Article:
The Rank Foundation continues as the major charitable legacy of (James) Arthur Rank, Baron Rank (1888-1972), flour miller, film maker and philanthropist. What became the Foundation was established as the J Arthur Rank Group Charity in 1953, with its work continuing under the Chairmanship of Arthur’s son-in-law, Robin Cowen, his grandson, Fred Packard, and, currently, another grandson, Joey Newton.
J Arthur Rank’s remarkable success in the fields of flour and film stemmed from his personal qualities of integrity, hard work, decisiveness and a strong strategic sense. Joseph, his father, had started work as a miller in Hull at the age of fourteen and had built a very significant business through astute introduction of new mechanisation and marketing techniques. Arthur worked in many areas of his father’s company before his ambulance and signalling service on the Western Front in the First World War: after the War, he took on senior roles and became joint managing director in 1933. In the same year, he began the other great strand of his working life when he founded the Religious Films Society. Early conflicts with film distributors convinced him that he must become his own exhibitor as well as producer. By 1946, J Arthur Rank’s film operation owned five studios, two newsreels and 650 cinemas, employing 31,000 people and with a turnover of £45 million. The wealth from Arthur’s film companies provided the basis for the endowment which has enabled the Foundation to make charitable grants for over sixty years.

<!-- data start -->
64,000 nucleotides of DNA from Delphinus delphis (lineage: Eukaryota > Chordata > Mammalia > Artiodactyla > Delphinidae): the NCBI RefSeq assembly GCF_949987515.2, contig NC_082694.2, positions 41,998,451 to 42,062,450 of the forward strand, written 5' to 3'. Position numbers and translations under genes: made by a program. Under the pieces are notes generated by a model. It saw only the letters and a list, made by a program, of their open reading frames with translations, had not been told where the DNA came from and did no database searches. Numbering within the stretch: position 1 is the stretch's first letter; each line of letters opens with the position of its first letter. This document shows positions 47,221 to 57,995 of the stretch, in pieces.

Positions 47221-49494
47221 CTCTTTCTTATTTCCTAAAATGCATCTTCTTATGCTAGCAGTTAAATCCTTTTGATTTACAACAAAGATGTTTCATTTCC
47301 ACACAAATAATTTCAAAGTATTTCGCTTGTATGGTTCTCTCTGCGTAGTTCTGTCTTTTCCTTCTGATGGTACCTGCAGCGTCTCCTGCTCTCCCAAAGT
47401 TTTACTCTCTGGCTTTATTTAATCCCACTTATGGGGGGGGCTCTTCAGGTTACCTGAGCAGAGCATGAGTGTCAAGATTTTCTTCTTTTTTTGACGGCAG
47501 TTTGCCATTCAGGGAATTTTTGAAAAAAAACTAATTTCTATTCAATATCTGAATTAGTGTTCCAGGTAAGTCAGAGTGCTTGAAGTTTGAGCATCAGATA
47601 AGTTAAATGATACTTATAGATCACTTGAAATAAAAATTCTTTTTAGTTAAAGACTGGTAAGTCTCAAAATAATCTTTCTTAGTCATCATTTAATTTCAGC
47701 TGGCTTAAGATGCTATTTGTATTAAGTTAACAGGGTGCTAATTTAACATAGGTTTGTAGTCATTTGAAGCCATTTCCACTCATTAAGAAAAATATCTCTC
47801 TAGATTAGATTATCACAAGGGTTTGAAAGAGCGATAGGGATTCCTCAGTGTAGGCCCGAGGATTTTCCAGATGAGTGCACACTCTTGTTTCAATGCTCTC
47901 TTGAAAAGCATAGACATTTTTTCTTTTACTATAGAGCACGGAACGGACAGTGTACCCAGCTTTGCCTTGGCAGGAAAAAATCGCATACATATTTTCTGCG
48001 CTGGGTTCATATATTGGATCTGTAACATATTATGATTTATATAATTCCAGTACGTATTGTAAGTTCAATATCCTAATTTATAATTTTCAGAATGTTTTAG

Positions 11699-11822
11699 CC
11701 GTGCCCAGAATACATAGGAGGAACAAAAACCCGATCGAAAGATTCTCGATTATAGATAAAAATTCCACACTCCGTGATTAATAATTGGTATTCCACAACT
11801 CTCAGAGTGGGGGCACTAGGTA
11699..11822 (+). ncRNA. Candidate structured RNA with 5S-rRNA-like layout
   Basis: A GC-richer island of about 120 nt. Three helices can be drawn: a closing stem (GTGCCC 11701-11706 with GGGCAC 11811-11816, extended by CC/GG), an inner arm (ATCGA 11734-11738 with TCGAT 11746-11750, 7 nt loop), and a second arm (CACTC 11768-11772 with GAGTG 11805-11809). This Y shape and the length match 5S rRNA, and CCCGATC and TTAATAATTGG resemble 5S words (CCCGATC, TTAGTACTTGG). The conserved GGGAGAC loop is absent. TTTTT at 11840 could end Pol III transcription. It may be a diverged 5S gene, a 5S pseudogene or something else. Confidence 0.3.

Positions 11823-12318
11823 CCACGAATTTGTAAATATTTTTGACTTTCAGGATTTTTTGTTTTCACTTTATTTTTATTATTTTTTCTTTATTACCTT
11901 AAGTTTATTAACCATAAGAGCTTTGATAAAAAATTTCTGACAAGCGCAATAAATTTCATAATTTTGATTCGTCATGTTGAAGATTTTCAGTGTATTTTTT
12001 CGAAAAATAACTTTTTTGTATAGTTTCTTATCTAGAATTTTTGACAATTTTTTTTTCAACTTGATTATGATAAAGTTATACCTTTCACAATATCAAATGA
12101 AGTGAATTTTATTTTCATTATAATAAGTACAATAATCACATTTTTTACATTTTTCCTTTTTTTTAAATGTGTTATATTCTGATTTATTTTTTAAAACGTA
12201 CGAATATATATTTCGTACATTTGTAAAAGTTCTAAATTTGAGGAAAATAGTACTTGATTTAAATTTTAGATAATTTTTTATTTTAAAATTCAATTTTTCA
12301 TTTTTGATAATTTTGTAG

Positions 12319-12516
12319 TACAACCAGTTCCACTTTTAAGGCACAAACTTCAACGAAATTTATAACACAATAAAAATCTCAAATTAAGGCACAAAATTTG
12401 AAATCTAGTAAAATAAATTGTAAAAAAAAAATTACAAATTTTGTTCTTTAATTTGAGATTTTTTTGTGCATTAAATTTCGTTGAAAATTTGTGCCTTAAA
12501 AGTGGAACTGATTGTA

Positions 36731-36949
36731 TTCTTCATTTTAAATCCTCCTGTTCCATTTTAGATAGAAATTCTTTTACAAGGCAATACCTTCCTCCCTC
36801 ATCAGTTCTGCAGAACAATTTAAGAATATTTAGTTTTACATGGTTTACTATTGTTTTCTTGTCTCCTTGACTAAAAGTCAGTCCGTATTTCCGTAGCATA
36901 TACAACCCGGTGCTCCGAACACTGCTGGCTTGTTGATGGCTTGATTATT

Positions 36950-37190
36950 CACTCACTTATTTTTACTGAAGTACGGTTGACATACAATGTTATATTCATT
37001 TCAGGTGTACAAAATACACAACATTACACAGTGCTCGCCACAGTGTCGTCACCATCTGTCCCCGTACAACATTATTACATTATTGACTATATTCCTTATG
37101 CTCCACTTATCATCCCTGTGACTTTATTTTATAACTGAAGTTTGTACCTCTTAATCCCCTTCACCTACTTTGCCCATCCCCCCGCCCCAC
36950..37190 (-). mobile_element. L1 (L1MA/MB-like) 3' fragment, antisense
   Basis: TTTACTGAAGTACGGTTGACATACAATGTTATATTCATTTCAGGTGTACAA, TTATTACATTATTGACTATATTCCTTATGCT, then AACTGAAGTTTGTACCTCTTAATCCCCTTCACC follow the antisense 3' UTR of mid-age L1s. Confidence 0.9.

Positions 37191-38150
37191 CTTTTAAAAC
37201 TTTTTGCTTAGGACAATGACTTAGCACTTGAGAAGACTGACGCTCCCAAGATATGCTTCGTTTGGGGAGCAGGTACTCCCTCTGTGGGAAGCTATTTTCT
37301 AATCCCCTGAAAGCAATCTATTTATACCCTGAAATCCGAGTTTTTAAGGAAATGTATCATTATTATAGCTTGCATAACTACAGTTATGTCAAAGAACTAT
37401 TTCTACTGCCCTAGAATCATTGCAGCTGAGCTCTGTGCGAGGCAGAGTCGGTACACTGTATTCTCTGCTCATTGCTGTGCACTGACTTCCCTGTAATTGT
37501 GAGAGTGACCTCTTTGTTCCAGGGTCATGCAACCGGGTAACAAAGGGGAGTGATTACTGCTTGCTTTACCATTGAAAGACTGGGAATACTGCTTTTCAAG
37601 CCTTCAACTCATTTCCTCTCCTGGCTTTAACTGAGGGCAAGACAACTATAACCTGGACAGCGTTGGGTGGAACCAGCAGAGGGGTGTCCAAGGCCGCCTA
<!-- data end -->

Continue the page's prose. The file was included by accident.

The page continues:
Arthur Rank’s strong simple faith echoed that of his father, who was a committed Methodist. He walked round his garden every morning of his life, saying his prayers, and he declared “I am in films because of the Holy Spirit”. His daughter, Shelagh, wrote of “one of the clearest memories of my father, during the War, seeing him set forth, come rain or shine, his overcoat streaming behind him as he bicycled to Sunday School in Reigate Methodist Church School”. His faith lay behind his concern to help others, especially young people, whom he regarded as “the seed corn of the future and the leaders of tomorrow”.